Homes

Enduring love: tips for keeping flowers blooming

There are several surprising tips and tricks to make your blooms last longer.

I love a drug that multitasks. The tablets I take to prevent migraines also flatten out my bumpy heartbeat. Something I was prescribed a few years ago for some ailment also suppressed my appetite, so I lost 10kg – I was understandably reluctant to recover.

And now, it seems Viagra, the wonder drug that aids men’s sexual performance has been proven

to keep cut flowers upstanding too. You only need a tiny bit and even if you’re in your gardening gloves and gummies, it will still work.

The information has been out there for a while, but when British TV gardener David Domoney declared on air that, “You only need a tiny amount of Viagra to stiffen things up nicely,” the idea caught on. No doubt men all over the UK have recently been wondering where their little blue tablets have gone.

Actually, it only takes 1mg dissolved in water to do the trick – there are 50mg in a single tablet – and the flowers will last at least a week. Nitric oxide, the chemical in the drug that stops impotence by relaxing the muscles on blood vessels, causing them to dilate, also slows down the dying process in plants. Scientists in Australia originally discovered Viagra’s plant-preserving qualities – trust the Aussies – and the research was published in the British Medical Journal.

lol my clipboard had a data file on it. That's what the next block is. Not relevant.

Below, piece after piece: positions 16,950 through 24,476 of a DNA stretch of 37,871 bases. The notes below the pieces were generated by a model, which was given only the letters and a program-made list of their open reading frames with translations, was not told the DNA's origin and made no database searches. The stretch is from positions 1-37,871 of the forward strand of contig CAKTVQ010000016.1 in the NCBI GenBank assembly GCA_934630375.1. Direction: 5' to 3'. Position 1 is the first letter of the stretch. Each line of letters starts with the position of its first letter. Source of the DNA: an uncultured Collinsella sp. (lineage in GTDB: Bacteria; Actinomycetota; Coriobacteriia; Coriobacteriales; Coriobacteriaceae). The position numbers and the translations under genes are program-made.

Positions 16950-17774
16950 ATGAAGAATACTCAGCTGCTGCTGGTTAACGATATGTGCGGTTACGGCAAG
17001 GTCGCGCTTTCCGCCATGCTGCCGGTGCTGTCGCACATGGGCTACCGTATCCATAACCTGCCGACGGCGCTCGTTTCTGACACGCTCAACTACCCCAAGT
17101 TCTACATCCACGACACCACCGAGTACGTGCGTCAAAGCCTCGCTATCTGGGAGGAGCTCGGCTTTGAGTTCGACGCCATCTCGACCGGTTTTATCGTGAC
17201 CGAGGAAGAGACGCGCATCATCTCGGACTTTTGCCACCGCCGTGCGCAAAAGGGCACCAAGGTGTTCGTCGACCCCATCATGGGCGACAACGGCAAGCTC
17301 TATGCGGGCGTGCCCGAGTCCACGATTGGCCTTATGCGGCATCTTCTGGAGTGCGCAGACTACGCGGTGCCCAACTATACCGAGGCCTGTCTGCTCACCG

They’re probably already working on a gardeners’ version and it won’t be long before we’re buying the stuff at the garden centre.

Stayin’ alive

In the meantime, there’s a range of other methods that will keep your cut flowers standing up straight for longer:

  • Wash all of your vases and containers with a bit of bleach. This will stop the growth of bacteria, which can live for months even in a dry vase.
  • One tablet of soluble aspirin in the water is a tried and true method that’s been around for a long time.
  • A shot of vodka in a vase will stop the water going green with algae and developing that hideous smell.

  • Don’t put your cut flowers in a hot spot or direct sunlight – this will really shorten their life span.

  • Take two or three centimetres off the bottom of the stem. Make sure you cut it with a very sharp knife at an angle. If you cut them flat, they’ll sit on the bottom of the vase and be unable to suck up water.
  • Use plain, lukewarm water for most cut flowers, but use cold water for bulb flowers, such as daffodils, hyacinths and tulips.
  • Change the water completely every two days – don’t just top it up.
  • Give daffodils their own vase, as their stems give off a compound that is toxic to other flowers, and keep your cut flowers away from fruit, which releases a gas that causes flowers to age faster.

I have to say, using Viagra sounds a lot simpler, provided it’s already on your bedside table!

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